Alice Walker completely turned me off the past several years for self-righteously selecting supports/boycotts that suit her latest fads, and I’ve been boycotting her works since. She morphed into someone quite different from how she lived her early decades as an activist and courageous thinker from Eatonton, Georgia, USA. Marian Wright Edelman, by contrast, of the same generation and similarly hideous geo-political birthplace continues to lead, inspire, teach, change reality through grace, love, and genius.

      Reply to Comment
    4. Carter

      What Jonathan Cook said

      Reply to Comment
    5. Tamar, Alice Walker has been involved with the Palestinian cause for decades, ever since her marriage to a Jewish man in the early 1960s. To my knowledge, she published her first article on the issue thirty years ago, in 1982. It’s hardly a fad. The BDS call was issued in 2005, and she’s been behind it from its inception.
      .
      Edelman is primarily a children’s welfare advocate, and few people would take issue with that – it’s the sort of activism that’s very easy to candy-coat. Everyone wants to say that they back the rights of children, even if they have little idea of what that means in practical terms. Alice Walker’s interest in justice for Palestinians is not so palatable and easy for everyone to digest, but this doesn’t make her any less courageous or thoughtful than she ever was.
      .
      Roee, when I read your argument about the interdependence of the two economies, I was stunned. The West Bank and Gaza are captive markets for Israel. In arguing that an economic boycott would impede the trickle of crumbs from the master’s table, you are shifting blame from the occupation authorities for creating and maintaining that captive market to the BDS movement. This is not only unjust, it’s also patronising, considering that the BDS call was initiated by Palestinians who live in the Territories and understand their economic situation full well.
      .
      It’s also irrelevant to the discussion, as the economic boycott is more a question of principle – unlike divestment, it’s unlikely to bite deep in practical terms, although it will have some effect. In the South African case, the cultural and sporting boycott had by far the greatest impact, and a similar pattern is emerging here – on 1 February last year the Education and Culture Committee of the Knesset actually had a special meeting on how to deal with cultural boycott, and the amount of time and money that has been lavished on the Brand Israel campaign (with its heavy focus on culture) demonstrates that this got the authorities on edge.
      .
      “Mixing culture with politics risks doing more damage to this fight for literary freedom.”
      .
      Culture and politics just aren’t separable. Look at the themes that ‘The Color Purple’ deals with. Didn’t Walker already thoroughly mix politics with culture just by writing the thing? And why is it classed as political to take part in a cultural boycott…but not political to claim that culture is somehow removed from this sphere of human experience? This is what happened when China was given the Olympic Games in 2008 – there was an outcry over the choice, but the Olympic Committee kept insisting that sport shouldn’t be political, as though racing for gold and celebrating victory on the same soil that is home to some of the most vicious torture-prisons on earth is not a political statement.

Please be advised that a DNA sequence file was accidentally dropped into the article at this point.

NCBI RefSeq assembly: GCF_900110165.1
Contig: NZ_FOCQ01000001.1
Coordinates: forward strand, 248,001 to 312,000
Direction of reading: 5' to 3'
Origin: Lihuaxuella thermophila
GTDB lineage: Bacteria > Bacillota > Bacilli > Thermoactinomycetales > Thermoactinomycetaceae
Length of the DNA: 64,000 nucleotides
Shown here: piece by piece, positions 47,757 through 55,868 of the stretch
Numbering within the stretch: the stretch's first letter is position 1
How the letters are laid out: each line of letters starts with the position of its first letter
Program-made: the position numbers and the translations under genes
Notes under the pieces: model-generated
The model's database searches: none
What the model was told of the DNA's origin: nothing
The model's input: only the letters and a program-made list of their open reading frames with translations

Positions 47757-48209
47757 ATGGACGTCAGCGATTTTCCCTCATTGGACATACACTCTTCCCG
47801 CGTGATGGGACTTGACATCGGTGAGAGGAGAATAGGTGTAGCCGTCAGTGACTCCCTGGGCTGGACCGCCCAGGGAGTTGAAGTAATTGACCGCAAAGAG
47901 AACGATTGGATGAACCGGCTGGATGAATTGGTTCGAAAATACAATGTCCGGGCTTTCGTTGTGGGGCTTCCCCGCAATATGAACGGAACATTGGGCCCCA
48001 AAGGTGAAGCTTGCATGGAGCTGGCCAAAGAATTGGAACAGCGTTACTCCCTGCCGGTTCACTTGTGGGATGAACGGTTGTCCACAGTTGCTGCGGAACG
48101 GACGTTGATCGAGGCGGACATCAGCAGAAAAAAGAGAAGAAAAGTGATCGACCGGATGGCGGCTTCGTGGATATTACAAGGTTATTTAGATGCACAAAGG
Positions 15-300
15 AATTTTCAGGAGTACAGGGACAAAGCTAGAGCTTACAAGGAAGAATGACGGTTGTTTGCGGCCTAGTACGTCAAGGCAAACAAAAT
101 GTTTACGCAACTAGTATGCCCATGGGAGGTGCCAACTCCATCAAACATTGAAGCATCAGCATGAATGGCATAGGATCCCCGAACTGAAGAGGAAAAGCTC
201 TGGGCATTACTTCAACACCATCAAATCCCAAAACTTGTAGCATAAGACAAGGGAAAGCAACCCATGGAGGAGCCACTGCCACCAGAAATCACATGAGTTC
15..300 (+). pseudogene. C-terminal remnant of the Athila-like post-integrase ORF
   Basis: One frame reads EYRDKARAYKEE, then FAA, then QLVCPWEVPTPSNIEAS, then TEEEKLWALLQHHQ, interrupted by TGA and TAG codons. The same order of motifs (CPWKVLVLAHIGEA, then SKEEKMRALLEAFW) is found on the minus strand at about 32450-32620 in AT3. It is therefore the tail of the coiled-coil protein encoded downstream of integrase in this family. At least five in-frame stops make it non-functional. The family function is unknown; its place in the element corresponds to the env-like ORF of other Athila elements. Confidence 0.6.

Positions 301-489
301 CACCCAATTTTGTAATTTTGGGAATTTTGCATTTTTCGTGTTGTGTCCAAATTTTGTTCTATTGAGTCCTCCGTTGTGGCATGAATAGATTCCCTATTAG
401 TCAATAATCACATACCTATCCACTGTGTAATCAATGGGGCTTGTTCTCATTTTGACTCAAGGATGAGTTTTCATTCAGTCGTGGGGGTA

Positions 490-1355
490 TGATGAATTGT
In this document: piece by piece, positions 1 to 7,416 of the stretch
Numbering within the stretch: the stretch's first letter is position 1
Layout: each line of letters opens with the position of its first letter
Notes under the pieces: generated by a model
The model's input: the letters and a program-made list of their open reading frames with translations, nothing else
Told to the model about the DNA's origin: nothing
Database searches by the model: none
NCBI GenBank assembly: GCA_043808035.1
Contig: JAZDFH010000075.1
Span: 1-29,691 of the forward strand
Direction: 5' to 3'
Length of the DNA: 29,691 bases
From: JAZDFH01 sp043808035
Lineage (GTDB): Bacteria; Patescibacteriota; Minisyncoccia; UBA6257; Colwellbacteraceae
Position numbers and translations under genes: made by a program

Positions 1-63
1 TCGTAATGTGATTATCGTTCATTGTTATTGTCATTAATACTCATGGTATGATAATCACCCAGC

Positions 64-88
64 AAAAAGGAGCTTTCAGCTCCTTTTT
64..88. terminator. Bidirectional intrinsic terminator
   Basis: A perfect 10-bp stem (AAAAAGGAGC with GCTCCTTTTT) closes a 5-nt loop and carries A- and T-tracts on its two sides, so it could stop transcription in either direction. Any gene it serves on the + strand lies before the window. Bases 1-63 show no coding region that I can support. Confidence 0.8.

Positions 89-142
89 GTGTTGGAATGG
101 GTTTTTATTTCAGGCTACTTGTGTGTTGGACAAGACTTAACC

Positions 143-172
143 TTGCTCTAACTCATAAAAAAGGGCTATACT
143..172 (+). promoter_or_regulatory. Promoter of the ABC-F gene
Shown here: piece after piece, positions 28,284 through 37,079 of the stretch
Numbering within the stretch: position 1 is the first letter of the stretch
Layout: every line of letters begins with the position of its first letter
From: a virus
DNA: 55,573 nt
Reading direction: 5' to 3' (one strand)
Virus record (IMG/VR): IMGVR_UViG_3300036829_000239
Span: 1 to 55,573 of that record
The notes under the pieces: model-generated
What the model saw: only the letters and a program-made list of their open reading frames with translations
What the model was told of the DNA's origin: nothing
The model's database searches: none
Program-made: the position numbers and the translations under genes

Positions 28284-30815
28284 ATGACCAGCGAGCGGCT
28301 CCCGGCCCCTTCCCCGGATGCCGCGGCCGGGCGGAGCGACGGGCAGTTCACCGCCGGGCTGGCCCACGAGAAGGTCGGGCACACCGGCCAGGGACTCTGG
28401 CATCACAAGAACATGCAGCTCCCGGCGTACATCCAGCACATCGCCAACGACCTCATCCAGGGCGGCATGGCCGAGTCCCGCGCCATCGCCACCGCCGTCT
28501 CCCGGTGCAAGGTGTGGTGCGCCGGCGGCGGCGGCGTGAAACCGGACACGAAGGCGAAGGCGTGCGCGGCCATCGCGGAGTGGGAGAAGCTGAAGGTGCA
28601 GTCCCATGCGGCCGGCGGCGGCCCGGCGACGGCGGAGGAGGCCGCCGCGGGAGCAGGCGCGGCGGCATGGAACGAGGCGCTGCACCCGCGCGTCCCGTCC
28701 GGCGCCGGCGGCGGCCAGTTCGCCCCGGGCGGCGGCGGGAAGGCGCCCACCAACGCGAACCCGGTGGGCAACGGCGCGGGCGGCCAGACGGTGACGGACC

.
      “But the bigger irony is that, for now, she is choosing to deny the Israeli public a book, in Hebrew, about the government-sanctioned legal exploitation of a subjugated, oppressed minority (in the United States). Surely, at a time like this…”
      .
      My experience is that an Israeli who supports or is indifferent to Israel’s treatment of Palestinians is not going to have a eureka moment from picking up ‘Color Purple’. They know what the American South was like, and they will hotly deny that Palestinian life is anything like it. When people like Alice Walker stands up and says that she is reminded of the segregation era when she visits Palestine, or when Desmond Tutu comments that being in East Jerusalem takes him back to Soweto, it must be that they are either anti-Semitic or they Just Don’t Understand™, they’ve changed for the worse, they’re not activists like they used to be…

      Reply to Comment
    6. Ben

      Sorry Alice Walker grew up in Jim Crow US; I live in ATL now and she should see how much things have changed. But I like what Tamar said, she is self-righteous and selective. Why doesn’t she care about Kurds, Timor Lestans, Tibetans, etc? For people like her, the only good Jews are dead Jews.

      Reply to Comment
    7. Ted

      Dear Roee,

      Not sure what has happened to your analytic capacities. As I remember, you were previously somewhat insightful. But on pinkwashing and now Alice Walker you seem to have run off the tracks, or turned into a hasbarist reciting tired, overused lines about Israeli computer technology, Steven Speilberg (he’s not Israeli) and launching false accusations against Alice Walker regarding Hebrew.

      Seems like either a) You’ve just woken up and started paying attention to BDS without learning anything about it or engaging anyone on it, and/or b) someone implanted a discarded, old Israeli hasbara computer chip in your brain.

      Please do some reading and discussing with colleagues about BDS so that in the future you sound less like a Standwithus talkback activist from 2008.

      Ted

      Reply to Comment
      • @Ted,